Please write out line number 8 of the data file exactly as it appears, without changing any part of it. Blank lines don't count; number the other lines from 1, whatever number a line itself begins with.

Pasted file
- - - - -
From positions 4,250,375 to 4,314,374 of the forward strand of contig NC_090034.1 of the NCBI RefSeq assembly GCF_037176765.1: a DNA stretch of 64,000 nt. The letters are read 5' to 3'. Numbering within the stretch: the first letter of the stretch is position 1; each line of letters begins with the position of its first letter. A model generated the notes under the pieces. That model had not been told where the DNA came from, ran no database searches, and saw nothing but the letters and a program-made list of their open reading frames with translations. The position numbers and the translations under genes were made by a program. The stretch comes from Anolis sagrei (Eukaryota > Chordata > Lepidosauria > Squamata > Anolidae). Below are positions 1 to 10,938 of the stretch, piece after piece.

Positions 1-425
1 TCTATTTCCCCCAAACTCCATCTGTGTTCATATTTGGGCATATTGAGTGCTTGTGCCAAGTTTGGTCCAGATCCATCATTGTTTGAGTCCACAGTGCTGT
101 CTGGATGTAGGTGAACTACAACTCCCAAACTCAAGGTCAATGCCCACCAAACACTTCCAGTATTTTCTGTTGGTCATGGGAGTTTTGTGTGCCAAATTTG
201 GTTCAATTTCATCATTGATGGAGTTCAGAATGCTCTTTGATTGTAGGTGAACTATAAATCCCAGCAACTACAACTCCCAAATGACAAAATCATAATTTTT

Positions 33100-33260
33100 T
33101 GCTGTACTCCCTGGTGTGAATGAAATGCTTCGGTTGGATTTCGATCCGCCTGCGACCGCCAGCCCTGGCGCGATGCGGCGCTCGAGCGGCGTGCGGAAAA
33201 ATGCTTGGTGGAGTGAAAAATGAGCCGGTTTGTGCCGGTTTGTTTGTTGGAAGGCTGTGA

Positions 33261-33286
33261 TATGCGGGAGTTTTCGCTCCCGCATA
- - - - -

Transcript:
33101 GCTGTACTCCCTGGTGTGAATGAAATGCTTCGGTTGGATTTCGATCCGCCTGCGACCGCCAGCCCTGGCGCGATGCGGCGCTCGAGCGGCGTGCGGAAAA